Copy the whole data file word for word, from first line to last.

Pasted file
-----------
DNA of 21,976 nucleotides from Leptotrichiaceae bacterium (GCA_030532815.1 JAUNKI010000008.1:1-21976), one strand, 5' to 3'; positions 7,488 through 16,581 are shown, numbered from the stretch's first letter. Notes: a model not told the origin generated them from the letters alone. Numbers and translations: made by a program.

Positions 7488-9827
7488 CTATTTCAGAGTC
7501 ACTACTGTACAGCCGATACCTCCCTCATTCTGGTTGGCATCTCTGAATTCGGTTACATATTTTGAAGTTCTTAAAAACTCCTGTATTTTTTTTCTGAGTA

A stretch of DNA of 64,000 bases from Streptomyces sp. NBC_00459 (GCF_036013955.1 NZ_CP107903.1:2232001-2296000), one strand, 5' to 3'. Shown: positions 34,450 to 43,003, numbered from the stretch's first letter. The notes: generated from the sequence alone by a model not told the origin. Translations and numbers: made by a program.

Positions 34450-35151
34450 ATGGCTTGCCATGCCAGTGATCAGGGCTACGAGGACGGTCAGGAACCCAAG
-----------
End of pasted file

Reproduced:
DNA of 21,976 nucleotides from Leptotrichiaceae bacterium (GCA_030532815.1 JAUNKI010000008.1:1-21976), one strand, 5' to 3'; positions 7,488 through 16,581 are shown, numbered from the stretch's first letter. Notes: a model not told the origin generated them from the letters alone. Numbers and translations: made by a program.

Positions 7488-9827
7488 CTATTTCAGAGTC
7501 ACTACTGTACAGCCGATACCTCCCTCATTCTGGTTGGCATCTCTGAATTCGGTTACATATTTTGAAGTTCTTAAAAACTCCTGTATTTTTTTTCTGAGTA

A stretch of DNA of 64,000 bases from Streptomyces sp. NBC_00459 (GCF_036013955.1 NZ_CP107903.1:2232001-2296000), one strand, 5' to 3'. Shown: positions 34,450 to 43,003, numbered from the stretch's first letter. The notes: generated from the sequence alone by a model not told the origin. Translations and numbers: made by a program.

Positions 34450-35151
34450 ATGGCTTGCCATGCCAGTGATCAGGGCTACGAGGACGGTCAGGAACCCAAG